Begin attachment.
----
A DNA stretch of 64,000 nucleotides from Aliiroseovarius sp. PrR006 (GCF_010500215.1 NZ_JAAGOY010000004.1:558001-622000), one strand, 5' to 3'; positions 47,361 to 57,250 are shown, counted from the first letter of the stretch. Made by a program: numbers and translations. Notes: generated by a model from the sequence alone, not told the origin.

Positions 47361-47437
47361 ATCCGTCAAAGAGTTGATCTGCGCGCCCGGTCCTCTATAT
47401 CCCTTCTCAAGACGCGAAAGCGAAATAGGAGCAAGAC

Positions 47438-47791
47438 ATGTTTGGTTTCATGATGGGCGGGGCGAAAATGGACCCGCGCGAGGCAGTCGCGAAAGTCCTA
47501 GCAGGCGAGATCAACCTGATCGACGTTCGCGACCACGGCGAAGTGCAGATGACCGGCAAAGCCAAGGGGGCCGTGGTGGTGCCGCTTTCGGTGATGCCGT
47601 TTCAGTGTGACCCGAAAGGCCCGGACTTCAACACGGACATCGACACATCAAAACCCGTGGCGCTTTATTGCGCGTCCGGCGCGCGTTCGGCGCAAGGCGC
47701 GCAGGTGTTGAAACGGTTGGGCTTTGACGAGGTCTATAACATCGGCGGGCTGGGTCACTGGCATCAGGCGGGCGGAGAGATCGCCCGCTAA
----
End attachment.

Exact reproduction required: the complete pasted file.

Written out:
A DNA stretch of 64,000 nucleotides from Aliiroseovarius sp. PrR006 (GCF_010500215.1 NZ_JAAGOY010000004.1:558001-622000), one strand, 5' to 3'; positions 47,361 to 57,250 are shown, counted from the first letter of the stretch. Made by a program: numbers and translations. Notes: generated by a model from the sequence alone, not told the origin.

Positions 47361-47437
47361 ATCCGTCAAAGAGTTGATCTGCGCGCCCGGTCCTCTATAT
47401 CCCTTCTCAAGACGCGAAAGCGAAATAGGAGCAAGAC

Positions 47438-47791
47438 ATGTTTGGTTTCATGATGGGCGGGGCGAAAATGGACCCGCGCGAGGCAGTCGCGAAAGTCCTA
47501 GCAGGCGAGATCAACCTGATCGACGTTCGCGACCACGGCGAAGTGCAGATGACCGGCAAAGCCAAGGGGGCCGTGGTGGTGCCGCTTTCGGTGATGCCGT
47601 TTCAGTGTGACCCGAAAGGCCCGGACTTCAACACGGACATCGACACATCAAAACCCGTGGCGCTTTATTGCGCGTCCGGCGCGCGTTCGGCGCAAGGCGC
47701 GCAGGTGTTGAAACGGTTGGGCTTTGACGAGGTCTATAACATCGGCGGGCTGGGTCACTGGCATCAGGCGGGCGGAGAGATCGCCCGCTAA